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1answer
39 views

Verb+adjective into adverb+adjective

Can verb+adjective complement be freely inverted into adverb+adjective? For example: Something seems beautiful. It’s something seemingly beautiful. Something looks special. It’s something visually ...
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1answer
37 views

Get something hot

If I say "I want to get my coffee hot", (In the literal sense), does it mean I want to cause my coffee to be hot? or literally the same as "I want to receive my coffee hot"?
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20 views

It's a question about complements

It is important that he ________ what he is learning is worthwhile. a-believe / b-believes /c-to believe /d-believing Why is the answer of this question is a and not b?
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1answer
23 views

Grammar and role of the word "protected"

What is the role of the word "protected" in the following sentence? She kept her money protected in a safe. I mean, she is the sub., kept is the v. and ... so what about the word "...
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1answer
59 views

Smell bright, taste bright

Smell bright and taste bright is grammatically correct, but why are they not used but look bright is used?
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0answers
27 views

Complement vs adjunct

For this sentence: I have trouble solving the problem. Is solving the problem a complement or an adjunct? What if the sentence is I have trouble in solving the problem ? Is in solving the problem an ...
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2answers
74 views

What is ‘intelligent’ complementing in the beginning of this sentence?

I have the following sentence and diagram: To sound intelligent on political issues was Wayne’s goal. The infinitive phrase is the subject of the sentence. What is intelligent complementing exactly, ...
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23 views

be careful that-clause and be careful wh-clause

I'll be more careful what I say in the future. We were very careful that he didn't find out. The that-clause in sentence 2 is a complement of the adjective careful. The wh-clause in sentence 1 seems ...
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0answers
31 views

"Adjective Complements" in major English grammar books?

Are there any major English grammar books (like CGEL, PEU, etc.) that list "adjective complements" as one of main constituents of a predicate (or a sentence pattern)? https://www....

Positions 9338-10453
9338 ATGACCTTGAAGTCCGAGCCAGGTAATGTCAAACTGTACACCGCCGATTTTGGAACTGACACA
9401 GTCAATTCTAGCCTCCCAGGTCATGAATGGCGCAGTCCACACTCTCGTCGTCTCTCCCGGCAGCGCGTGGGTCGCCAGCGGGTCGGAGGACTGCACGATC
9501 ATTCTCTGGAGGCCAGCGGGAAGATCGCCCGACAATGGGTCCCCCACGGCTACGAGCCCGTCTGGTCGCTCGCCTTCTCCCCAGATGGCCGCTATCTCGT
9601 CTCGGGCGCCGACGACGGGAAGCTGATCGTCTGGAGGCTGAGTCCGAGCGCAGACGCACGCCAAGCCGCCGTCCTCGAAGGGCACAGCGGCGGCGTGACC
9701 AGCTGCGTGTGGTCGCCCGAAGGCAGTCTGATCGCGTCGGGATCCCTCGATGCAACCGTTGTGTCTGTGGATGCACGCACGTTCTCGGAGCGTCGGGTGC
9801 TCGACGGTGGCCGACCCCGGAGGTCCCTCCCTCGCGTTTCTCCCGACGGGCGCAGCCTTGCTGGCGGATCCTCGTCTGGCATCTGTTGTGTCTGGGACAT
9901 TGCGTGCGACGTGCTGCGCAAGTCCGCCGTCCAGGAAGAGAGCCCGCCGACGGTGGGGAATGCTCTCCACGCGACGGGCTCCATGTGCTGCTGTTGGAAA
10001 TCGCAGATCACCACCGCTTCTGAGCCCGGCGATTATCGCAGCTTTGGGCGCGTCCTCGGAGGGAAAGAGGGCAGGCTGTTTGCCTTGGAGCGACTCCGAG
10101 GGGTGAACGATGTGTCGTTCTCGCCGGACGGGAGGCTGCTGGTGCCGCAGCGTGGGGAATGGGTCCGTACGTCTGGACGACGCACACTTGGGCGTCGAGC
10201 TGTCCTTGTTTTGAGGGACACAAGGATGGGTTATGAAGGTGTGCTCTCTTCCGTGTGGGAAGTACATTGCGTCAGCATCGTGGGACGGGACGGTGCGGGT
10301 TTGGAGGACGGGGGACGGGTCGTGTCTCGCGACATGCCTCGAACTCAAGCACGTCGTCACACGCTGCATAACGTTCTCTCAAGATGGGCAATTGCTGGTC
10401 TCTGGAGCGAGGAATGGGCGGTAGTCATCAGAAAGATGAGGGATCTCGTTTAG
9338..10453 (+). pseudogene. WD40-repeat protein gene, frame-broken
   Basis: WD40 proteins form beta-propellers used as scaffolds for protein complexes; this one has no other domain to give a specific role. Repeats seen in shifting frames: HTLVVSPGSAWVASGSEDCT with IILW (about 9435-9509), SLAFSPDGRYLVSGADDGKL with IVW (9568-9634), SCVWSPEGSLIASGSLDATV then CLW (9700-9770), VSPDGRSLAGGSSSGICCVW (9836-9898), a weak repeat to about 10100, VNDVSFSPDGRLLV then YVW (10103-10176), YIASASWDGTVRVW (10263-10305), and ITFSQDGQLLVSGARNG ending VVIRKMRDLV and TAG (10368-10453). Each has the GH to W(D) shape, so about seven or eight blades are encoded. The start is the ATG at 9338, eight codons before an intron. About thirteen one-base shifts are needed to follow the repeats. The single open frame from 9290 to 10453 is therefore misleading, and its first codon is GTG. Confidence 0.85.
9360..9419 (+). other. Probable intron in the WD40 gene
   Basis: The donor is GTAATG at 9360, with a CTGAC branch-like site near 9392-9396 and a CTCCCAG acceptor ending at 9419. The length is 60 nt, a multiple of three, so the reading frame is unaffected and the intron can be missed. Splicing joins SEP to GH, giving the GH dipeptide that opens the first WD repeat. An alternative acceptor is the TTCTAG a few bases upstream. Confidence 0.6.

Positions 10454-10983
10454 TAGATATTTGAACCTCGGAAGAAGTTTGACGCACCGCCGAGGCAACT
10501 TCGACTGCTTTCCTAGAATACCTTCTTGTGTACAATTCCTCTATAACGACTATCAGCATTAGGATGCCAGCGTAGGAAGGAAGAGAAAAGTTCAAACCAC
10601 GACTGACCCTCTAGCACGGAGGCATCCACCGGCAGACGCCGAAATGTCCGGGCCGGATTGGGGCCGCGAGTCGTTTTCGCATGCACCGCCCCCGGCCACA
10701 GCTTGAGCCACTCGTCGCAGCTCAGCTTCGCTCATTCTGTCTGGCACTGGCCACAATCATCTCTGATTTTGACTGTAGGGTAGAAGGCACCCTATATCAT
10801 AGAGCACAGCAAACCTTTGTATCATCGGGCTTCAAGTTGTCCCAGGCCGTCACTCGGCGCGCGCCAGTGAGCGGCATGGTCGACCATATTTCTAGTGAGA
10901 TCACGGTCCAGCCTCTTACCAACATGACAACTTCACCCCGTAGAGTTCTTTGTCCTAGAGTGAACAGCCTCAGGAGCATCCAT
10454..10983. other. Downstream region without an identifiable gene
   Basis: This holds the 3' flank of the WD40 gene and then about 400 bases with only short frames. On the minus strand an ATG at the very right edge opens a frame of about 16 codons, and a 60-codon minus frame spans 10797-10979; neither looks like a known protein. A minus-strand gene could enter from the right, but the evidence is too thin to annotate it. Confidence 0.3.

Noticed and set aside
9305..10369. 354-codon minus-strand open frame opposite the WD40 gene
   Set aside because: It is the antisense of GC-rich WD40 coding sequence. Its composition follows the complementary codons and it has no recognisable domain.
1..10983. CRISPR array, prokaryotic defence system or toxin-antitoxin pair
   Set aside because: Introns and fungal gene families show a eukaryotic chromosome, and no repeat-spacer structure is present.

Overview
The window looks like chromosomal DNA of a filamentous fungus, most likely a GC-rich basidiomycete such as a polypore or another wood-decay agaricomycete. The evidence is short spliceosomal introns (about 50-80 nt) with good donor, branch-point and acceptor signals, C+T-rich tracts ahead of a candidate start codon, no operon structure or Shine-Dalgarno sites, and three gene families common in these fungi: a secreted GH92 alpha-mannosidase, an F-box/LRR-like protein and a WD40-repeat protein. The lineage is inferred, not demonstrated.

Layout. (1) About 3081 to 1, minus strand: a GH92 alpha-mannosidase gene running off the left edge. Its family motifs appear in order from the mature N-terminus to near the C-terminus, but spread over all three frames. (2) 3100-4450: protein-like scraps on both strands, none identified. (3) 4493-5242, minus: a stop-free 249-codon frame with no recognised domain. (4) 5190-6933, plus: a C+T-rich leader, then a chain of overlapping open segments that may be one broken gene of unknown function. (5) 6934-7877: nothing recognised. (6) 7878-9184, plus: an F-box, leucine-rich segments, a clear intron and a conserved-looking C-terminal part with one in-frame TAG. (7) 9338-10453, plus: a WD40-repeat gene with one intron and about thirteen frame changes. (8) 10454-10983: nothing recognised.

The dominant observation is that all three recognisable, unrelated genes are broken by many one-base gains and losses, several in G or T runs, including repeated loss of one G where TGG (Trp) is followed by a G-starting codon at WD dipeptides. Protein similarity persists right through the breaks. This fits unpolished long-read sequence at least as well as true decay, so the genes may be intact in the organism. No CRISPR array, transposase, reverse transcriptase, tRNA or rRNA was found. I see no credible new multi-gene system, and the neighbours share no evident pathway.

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1answer
74 views

When is a complement of verb gerund?

I am confused about when a complement of a verb is a gerund. For instance He is going to school. here "going" is the complement of verb "is" yet not a gerund He is playing for ...
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1answer
31 views

What's the difference between post attributive and complement?

After six months of arguing and final 16 hours of hot parliamentary debates, Australia's Northern Territory became the first legal authority in the world to allow doctors to take the lives of ...
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1answer
31 views

{past tense verb} [optional adverb] is... - what is this grammar?

I came across with this sentence Located on the Trusted Server is a private key named Certificate Authority (CA) I guess it's another way to say something like: "The thing that is located on ...
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1answer
58 views

Adjective or noun?

In the sentence "He became captain of the team", 'captain' (noun) is the subject complement of 'became' and 'of the team' (a PP) is the object complement of 'captain'. Since complements ...
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1answer
30 views

Kick someone to somewhere

Is it correct to say like that meaning to send someone there? Kick someone to hell
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23 views

Use to or Used to exercises , help me complete the sentence

When we were children, we ____________________ collect stamps. Mr. Wood ______________ read at leat four hours a day when he was young. John __________________ walk to school in the ...
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1answer
23 views

"Donna became quickly irritated"

Donna became quickly irritated. I'm confused about the position of "irritated". Is that considered as a direct object as it answered the verb "became"? I read it is a complement, why? Which type?
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2answers
3k views

"Starting" or "to start?"

What is the difference between them and when I should use -ing form and when -to+infinitive in similar cases? "I could see her eyes starting to tear up." or "I could see her eyes to ...
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0answers
696 views

Specifier, adjunct, or complement? how to know? syntax